I came down to Peoria this past Friday with my mom – see, she just bought a new car, and in an incredible act of generosity, is giving me her old car. So, we had to go to the DMV, do one of the title transfer things, order license plates, you know, car stuff.
And I realized that for the last year, I have been without a car. When I was sixteen, my father passed down his Merkur XR4Ti, which I promptly nearly totaled on June 11th. My birthday was on June 10th. I had my license exactly one day and destroyed my car.
It was fixed within a month, and then later that year my grandfather died. He left our family a huge Cadillac, which my parents did not want to drive. It was huge. You could easily fit four in the backseat, with room to spare.
So, every morning, I had a decision before I left for school. Drive the smallest car ever made, or the biggest.
In my freshman year of college, my father informed me that both cars has “died.” Since I wasn’t allowed to bring a car to school as per the university’s rules, I didn’t really notice how bad this sucked until I came home for summer break. Thankfully, my dad handed down a car for my sister and I to share that summer.
I’m 35 now, and one of the stipulations of my recent divorce was that my wife received the car to drive out to California, where she now lives. Since I live in Chicago, and near public transportation, plus I bike everywhere, this was not a huge deal. I thought.
Actually, it really wasn’t. The only thing that sort of sucked was trying to figure out how to get to gigs (our band plays all over the city), and how to buy groceries.
The grocery thing was kind of a problem. What I have done for the past year is go every few days and just pick up small things. The reason for this is that I’m either on my bike or taking the subway, and there is limited space.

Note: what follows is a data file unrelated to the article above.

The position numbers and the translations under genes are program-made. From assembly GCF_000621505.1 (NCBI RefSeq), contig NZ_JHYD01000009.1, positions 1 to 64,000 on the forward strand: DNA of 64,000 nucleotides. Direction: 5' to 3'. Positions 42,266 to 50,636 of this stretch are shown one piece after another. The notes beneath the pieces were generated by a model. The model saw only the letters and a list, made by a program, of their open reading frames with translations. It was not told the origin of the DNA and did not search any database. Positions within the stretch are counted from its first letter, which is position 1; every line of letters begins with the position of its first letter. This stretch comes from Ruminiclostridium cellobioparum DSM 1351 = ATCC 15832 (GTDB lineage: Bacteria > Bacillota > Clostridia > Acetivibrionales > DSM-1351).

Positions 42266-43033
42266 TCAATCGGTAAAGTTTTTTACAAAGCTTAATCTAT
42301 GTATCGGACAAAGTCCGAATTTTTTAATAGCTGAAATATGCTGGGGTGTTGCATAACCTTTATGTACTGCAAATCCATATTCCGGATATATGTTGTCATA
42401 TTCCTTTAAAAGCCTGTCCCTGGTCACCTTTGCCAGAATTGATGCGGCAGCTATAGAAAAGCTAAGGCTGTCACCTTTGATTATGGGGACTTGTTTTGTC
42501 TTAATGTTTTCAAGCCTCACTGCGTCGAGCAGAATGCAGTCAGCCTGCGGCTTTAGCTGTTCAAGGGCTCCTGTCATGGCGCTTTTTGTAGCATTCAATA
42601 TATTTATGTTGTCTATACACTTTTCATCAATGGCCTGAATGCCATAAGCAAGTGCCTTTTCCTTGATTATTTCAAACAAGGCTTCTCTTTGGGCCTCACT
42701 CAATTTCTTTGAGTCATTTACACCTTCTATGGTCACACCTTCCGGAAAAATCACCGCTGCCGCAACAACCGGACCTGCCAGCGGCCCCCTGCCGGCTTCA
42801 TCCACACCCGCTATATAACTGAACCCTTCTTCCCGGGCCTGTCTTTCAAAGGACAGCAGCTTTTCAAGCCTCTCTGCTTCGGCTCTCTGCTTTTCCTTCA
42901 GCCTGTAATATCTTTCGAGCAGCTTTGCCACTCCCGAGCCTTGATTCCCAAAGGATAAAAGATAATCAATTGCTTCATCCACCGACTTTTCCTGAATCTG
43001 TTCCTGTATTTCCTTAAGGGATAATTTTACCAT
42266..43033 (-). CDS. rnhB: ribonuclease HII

Because I take my dog everywhere I go, including work, therapy, haircuts, doctor appointments, group meetings, I have developed a skill of being able to walk anywhere with my dog. To be fair, she is perfectly silent and never makes a peep in her little bag I carry around. Most people never even notice her.
Only twice out of the hundred or so times I have taken her into a grocery store has she been spotted by a manager. The first time I was approached and was told, “You can’t bring a dog in here!” To which I replied, “Wow – you know what? You’re right! Thanks!” Then, since a good offense is often the best defense, I just kept shopping. He shook his head and walked away.
Another time right when I walked into a different grocery, a manager came trotting over and before I even got to the pork rind aisle, he told me, “You have to get out – now!” I tried reasoning that I only needed a frozen pizza but he booted me. Probably an insurance thing.
But, now, as a car owner again, I am thrilled to be able to leave my dog at home and not constantly look over my shoulder at the McDonald’s staff who wonders why before I ordered I headed to the corner of the store and dropped off a strange bag.
And, whenever I start dating again, I’m not looking forward to the woman asking where I got my car. Because my answer would be, “I really don’t know. It was my mommy’s and she gave it to me!”
Because that is the truth. Ha.
(the title is because I am sitting here in my underwear in the kitchen – just in case you didn’t make that assumption)
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